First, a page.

Baghdad bomb ratchets up worries about slide into sectarian violence (video)

Deadly Baghdad bombings today, which followed an arrest warrant for a top Sunni official, comes just days after the final US troops left the country.

Hadi Mizban/AP
Iraqi security forces gather the scene of a car bomb attack in Baghdad, Iraq, Dec. 22. A wave of bombings ripped across Baghdad on Thursday morning killing and wounding hundreds of people, Iraqi officials said, in the worst violence Iraq has seen for months.

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A series of bombings in Baghdad today has bolstered fears of a return to the sectarian violence that tore apart Iraq during its civil war. The attacks come just days after the last US troops left the country.

More than 60 people were killed in the explosions, which spanned a two-hour period at the height of morning rush hour in Baghdad and included car and roadside bombs. Another 185 were injured, CNN reports. According to CNN, the explosions hit a number of the capital's mixed Sunni-Shiite neighborhoods. But the Associated Press reported that the bombings "bore all the hallmarks of Al Qaeda's Sunni insurgents," saying that most appeared to hit Shiite neighborhoods, although some Sunni areas were also targeted.

This is the first incident of what many fear will be a wave of violent incidents since Prime Minister Nouri al-Maliki, a Shiite, issued an arrest warrant for Sunni Vice President Tariq al-Hashemi on Tuesday for alleged terrorism activity. Just before the arrest warrant was issued, nine members of Mr. Hashemi’s Iraqiya parliamentary coalition suspended their participation in parliament under threats from Mr. Maliki that he would take away cabinet seats held by the largely Sunni Iraqiya bloc and replace them with members of his own Shiite alliance, The Christian Science Monitor reports.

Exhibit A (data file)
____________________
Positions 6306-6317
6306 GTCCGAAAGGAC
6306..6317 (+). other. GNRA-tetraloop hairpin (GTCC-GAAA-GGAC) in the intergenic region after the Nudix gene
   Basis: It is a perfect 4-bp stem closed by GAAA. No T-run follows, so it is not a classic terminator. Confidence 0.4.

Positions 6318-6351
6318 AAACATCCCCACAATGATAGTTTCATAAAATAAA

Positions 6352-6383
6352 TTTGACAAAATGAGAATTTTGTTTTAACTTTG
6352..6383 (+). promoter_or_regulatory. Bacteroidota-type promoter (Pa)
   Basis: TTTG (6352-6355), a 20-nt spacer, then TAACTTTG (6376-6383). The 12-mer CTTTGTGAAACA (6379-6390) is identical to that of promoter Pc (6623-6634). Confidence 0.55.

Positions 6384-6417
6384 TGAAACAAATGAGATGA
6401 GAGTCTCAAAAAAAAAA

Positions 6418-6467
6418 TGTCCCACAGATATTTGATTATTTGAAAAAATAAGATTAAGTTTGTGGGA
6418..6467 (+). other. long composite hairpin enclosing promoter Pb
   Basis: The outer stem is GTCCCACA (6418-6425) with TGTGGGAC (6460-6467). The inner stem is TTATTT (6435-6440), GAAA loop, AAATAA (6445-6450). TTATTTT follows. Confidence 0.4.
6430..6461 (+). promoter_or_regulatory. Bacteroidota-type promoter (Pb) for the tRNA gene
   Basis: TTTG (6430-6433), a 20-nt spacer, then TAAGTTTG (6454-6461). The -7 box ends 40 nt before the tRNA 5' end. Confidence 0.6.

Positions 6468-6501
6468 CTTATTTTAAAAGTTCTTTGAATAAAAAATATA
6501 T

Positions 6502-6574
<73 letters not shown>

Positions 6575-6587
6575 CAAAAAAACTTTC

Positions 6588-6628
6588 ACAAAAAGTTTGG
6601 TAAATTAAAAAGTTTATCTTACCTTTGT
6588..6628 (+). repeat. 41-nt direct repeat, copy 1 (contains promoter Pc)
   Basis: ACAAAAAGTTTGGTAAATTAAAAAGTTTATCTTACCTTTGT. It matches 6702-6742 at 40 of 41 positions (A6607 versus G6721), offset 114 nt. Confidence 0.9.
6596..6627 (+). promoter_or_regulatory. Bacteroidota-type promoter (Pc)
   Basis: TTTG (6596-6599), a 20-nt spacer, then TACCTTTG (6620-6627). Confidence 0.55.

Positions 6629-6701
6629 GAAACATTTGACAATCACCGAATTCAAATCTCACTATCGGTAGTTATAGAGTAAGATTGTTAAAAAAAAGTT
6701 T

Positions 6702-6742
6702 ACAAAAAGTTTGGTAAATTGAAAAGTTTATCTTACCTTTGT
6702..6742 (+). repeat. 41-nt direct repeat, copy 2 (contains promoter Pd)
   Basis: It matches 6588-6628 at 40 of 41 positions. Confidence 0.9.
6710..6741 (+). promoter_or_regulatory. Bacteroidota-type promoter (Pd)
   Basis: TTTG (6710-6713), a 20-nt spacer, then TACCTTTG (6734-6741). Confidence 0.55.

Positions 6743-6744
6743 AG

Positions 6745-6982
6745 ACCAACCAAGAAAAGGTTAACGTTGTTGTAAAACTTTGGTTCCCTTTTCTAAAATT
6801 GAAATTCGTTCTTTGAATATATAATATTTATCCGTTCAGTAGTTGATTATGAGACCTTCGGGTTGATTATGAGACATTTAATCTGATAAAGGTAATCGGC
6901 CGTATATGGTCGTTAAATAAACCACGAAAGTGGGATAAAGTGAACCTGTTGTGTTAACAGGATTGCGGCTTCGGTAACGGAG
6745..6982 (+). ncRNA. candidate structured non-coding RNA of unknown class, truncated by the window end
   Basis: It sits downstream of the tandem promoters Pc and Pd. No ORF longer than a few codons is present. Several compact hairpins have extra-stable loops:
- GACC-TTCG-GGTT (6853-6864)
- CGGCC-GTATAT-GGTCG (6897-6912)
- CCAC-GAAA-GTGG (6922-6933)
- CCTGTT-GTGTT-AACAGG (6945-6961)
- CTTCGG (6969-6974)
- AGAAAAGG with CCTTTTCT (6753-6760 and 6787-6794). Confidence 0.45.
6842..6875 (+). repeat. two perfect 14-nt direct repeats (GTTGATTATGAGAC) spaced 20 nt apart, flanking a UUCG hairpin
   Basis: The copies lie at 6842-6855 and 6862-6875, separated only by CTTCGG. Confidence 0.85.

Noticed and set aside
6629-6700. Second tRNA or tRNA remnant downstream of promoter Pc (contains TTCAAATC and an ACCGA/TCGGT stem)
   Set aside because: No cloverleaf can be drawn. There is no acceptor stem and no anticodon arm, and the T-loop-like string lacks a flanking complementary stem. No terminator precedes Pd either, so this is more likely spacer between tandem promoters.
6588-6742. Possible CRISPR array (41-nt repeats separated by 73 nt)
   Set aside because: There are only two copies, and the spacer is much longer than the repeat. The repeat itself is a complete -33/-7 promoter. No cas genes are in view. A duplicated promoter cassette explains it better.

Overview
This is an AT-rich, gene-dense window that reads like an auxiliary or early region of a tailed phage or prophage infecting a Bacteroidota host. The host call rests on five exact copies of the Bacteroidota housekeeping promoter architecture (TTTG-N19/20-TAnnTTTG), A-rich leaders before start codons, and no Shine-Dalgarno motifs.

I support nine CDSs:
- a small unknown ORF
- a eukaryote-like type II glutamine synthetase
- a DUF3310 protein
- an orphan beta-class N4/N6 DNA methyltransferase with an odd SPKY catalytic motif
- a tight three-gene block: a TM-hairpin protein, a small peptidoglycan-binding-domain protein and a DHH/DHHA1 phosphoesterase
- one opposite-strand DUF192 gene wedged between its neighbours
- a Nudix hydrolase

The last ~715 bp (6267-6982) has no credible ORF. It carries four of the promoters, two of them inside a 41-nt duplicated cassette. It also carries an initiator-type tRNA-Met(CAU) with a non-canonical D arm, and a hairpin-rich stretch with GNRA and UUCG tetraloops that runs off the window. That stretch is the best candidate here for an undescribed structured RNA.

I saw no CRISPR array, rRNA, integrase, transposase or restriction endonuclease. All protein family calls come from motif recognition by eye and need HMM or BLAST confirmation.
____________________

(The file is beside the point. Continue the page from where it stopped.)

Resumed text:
With Iraqiyya being politically hounded, a return to open civil war in Iraq is a real possibility. The group effectively represents Sunni interests in the country. Sunni voters turned out enthusiastically in 2010 after past electoral boycotts, and the group was in effect an experiment in whether they could gain a real political voice in the country through the ballot box. The failure of that experiment will send a worrying message.

Hashemi, a Sunni Islamist, heads the Iraqi Islamic party, a part of the Iraqiya bloc. Several of his family members were killed during the civil war, and he had ties to the insurgency, but he has denied the arrest warrant's charges of terrorism and running a death squad. Earlier this week, he fled to the semiautonomous region of Kurdistan. Maliki has threatened the Kurdish region with “problems” if they don’t hand over Hashemi, the Monitor reports.

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The powersharing government, cobbled together during the worst of the sectarian violence and propped up by the US presence, is under significant strain and a return to open civil war in Iraq could happen, The Telegraph reports.